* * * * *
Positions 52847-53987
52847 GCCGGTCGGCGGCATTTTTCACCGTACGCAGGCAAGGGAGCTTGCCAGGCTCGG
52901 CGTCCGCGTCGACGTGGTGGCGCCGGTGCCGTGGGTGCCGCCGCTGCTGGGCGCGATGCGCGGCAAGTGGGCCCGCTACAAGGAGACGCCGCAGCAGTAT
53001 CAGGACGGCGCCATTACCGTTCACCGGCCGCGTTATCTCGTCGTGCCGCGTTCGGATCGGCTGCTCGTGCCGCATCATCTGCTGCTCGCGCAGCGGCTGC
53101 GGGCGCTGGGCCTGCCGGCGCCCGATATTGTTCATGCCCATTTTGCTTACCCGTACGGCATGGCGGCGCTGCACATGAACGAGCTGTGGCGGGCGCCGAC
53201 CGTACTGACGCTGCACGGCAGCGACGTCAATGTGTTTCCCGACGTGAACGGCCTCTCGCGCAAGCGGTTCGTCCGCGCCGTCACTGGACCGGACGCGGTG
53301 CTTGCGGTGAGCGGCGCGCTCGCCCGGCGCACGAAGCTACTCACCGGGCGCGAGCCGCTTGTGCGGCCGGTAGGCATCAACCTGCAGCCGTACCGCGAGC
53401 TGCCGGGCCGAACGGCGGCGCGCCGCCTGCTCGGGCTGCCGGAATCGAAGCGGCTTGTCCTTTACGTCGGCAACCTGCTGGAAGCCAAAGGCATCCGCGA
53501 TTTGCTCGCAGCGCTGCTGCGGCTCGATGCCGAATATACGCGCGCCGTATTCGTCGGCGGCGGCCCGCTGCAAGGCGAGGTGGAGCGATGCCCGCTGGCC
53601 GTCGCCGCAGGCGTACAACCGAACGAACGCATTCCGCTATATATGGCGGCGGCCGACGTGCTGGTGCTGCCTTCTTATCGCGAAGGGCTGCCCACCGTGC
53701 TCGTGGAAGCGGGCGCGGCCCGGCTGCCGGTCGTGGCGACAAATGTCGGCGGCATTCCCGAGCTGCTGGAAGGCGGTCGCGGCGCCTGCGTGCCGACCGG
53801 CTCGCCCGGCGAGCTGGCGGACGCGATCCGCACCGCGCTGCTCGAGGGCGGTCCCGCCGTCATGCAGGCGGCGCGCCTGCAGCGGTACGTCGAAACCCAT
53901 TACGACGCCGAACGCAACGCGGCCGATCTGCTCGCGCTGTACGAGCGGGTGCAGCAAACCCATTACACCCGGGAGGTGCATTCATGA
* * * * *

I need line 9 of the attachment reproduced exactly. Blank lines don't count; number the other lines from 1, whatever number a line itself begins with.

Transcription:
53501 TTTGCTCGCAGCGCTGCTGCGGCTCGATGCCGAATATACGCGCGCCGTATTCGTCGGCGGCGGCCCGCTGCAAGGCGAGGTGGAGCGATGCCCGCTGGCC